The word of today is Safety
The word of the day is: SAFETY. That comes before EVERYTHING else. And although I feel about forty times safer when I’m at the torch, rather than behind the wheel, this is still an art form that has its hazards. In short, just like in a kitchen, you can burn yourself. Only…if you’re careless with your torch, you can do it a lot quicker.
If you examine the stepladder in your garage, you will find a placard stuck on every surface, with such things as: Don’t set this ladder up in the mud, on ice, on a steep slope…against a high-tension wire, etc. etc. (This is because there are a lot of idiots out there.) Common sense…SHOULD tell you not to set your ladder up on a muddy hill when it’s raining…emphasis on the should.
…It’s the same in this field. In short, please use common sense, appropriate clothing, and appropriate safety gear. If you don’t think you can do that…..bye bye. Seriously…
Anybody left? Sorry, but that’s the way it’s gotta be. You have to be safe.
Okay, safety gear: You’re going to need jeans or work pants, an old work shirt and I’d prefer a leather or denim jacket for extra protection. Boots at first…and leather gloves. Leather gauntlet gloves are available at most welding supply houses and you’ll need welding goggles. Dark sunglasses don’t cut it. The light of the torch you’re going to buy is too bright.
|Are we done with SAFETY now, Henry? Nope. Not even close. Your work area is as important as what you wear. If you’re just getting into this and your significant other is gazing at you with a glazed and skeptical expression, put their mind to rest by bringing the subject up first. “How ‘bout I do this out on the patio for the first couple of days…just so I don’t burn anything?” “Whew… That’s GREAT honey!”|
I strongly urge you to set-up outside, if you’re just beginning…at least for a week or so, until you know how to point the torch. You need a solid fireproof work surface. Firebrick is okay, but I prefer a big ole plate of steel, the thicker the better. Plan on having one delivered from your local steel yard…3/8” minimum thickness. (Under the constant heat, thinner metal will eventually warp.)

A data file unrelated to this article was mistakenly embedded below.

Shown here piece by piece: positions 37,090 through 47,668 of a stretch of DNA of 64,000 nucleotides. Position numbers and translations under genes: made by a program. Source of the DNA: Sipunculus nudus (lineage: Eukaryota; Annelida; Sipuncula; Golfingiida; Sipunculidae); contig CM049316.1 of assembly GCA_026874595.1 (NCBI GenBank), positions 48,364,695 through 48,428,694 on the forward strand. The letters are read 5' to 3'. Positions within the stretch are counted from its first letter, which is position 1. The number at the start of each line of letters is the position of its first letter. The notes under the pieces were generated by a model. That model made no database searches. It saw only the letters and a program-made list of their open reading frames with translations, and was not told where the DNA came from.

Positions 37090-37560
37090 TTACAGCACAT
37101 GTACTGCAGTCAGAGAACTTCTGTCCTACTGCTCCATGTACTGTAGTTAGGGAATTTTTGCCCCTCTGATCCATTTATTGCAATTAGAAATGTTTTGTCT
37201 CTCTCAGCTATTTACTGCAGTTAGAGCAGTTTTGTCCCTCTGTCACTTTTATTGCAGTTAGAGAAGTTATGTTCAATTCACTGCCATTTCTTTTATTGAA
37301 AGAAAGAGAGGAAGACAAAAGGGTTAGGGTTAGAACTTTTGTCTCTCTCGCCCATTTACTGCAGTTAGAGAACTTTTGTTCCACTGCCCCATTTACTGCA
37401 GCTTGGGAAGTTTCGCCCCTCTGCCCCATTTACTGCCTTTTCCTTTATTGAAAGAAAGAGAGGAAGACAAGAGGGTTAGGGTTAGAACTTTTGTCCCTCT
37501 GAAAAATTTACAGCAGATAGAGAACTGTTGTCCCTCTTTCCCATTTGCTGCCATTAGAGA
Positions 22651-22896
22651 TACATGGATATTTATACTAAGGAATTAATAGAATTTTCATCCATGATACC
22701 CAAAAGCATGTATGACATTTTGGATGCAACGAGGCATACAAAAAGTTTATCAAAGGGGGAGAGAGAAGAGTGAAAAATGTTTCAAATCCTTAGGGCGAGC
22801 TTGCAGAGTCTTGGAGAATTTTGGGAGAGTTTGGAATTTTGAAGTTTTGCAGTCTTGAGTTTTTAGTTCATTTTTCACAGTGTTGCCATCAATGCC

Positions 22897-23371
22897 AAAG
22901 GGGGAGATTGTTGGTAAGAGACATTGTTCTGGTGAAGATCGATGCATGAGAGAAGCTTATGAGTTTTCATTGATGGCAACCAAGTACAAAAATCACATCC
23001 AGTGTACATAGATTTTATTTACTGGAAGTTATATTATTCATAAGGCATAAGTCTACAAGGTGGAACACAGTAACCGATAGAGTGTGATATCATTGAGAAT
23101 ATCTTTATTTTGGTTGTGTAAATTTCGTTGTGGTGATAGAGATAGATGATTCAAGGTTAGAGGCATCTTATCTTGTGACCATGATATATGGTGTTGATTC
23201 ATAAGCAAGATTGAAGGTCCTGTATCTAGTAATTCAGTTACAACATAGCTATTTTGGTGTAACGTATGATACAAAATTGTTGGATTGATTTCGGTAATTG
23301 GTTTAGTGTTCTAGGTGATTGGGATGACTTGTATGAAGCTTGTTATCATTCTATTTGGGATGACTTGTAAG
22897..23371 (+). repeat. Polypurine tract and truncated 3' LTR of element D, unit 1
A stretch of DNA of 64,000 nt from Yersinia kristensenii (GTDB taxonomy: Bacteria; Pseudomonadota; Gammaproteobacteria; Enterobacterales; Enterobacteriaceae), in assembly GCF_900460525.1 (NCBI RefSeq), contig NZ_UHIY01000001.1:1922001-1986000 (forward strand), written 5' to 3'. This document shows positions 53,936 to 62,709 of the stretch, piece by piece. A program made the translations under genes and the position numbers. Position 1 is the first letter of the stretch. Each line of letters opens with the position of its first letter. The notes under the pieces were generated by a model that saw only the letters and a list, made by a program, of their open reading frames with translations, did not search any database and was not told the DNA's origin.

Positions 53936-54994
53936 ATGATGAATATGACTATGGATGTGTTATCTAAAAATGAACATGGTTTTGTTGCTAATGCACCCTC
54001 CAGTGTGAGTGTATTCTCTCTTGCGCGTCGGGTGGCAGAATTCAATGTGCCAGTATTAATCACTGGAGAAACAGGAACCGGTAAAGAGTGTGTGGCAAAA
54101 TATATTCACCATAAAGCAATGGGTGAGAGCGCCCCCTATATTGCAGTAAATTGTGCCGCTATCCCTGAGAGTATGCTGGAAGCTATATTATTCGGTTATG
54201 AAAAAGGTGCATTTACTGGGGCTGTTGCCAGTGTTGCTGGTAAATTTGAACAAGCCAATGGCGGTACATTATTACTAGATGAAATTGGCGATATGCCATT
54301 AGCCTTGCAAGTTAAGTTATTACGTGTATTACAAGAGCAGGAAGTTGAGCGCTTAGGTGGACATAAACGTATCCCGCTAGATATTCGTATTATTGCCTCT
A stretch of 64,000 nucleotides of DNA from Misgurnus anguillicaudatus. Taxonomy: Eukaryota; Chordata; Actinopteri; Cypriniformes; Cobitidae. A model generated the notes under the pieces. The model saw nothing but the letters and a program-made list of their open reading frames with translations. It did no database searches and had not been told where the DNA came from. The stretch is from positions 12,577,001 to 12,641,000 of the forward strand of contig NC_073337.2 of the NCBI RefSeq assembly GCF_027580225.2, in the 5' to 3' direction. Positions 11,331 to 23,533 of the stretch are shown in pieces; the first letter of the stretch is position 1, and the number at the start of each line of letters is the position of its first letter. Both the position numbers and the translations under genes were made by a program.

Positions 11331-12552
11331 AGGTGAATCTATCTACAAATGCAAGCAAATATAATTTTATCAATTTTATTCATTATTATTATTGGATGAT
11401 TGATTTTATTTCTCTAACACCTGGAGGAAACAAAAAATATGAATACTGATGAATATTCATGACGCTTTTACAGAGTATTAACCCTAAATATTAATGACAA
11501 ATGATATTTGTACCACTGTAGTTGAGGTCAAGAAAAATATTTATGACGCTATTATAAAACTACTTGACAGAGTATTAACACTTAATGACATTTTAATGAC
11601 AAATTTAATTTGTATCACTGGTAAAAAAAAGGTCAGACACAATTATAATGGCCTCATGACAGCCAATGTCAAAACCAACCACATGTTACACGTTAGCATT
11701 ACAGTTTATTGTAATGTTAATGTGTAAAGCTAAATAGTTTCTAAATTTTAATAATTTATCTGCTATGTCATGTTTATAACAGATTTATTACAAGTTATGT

Your environment. Here’s where common sense should come in…but let’s go over it. No gas cans, no paint cans, no oil, no rags, newspapers, cardboard boxes, curtains…in short, nothing that could accidentally ignite. You’ll also want reasonably good ventilation. …In other words, don’t set up in a closet or a tiny bathroom. …common sense.
Good, the hard core!
Okay, gang, we’re gonna have some FUN…and you’re entering into a world, which though not as much fun as sex…is a close runner-up…particularly for the long haul. In the coming days, you’re going to need certain equipment, depending on your level of expertise. The first advice is: Don’t be a weenie.
|You don’t have to have $4000 worth of equipment to start. You don’t really need $400 worth of equipment to start. A good artist can kick-ass with nothing more than a spool of wire and a few pairs of pliers. If you’re skeptical, take a look at our wire caricatures section of this site. You could devote a lifetime to this art form alone! Like anything else, owning equipment won’t do it. Curiosity is the engine that’ll make this whole thing work for you.
|My very first sculpture is depicted in the excerpts portion of this site, and it consisted of coat hangers that I had stolen from my wife’s closet. Coat hangers work. Coat hangers are fine to start with.|
You’ll also see a little tip in our…Tips and Techniques section for making rings. You’ll find that…in addition to a spool of wire and some pliers, a big ole tin snips will take you far….that and a pair of nippers for cutting the wire. See? Already you’ve built a small cadre of tools. A couple of different hammers: a chipping hammer from a welding supply, a ball peen hammer, a chasing hammer is good, and a plastic headed hammer will flesh things out. With these tools, you can do some major league sculpting.
Next to safety, here’s one more very important tip. Your attitude. If you go into this expecting to make “the great American sculpture” in your first attempt, you will be disappointed, annoyed, and underwhelmed. And eventually you will quit.
If, however, you see yourself as a child playing and most of all…having FUN… number one, you’ll have fun. But, more important than that, you’ll stick to it and the chances of your making a beautiful sculpture go up dramatically. Don’t try to make it wondrous…just let happen.
End of sermon. Let me know how you make out!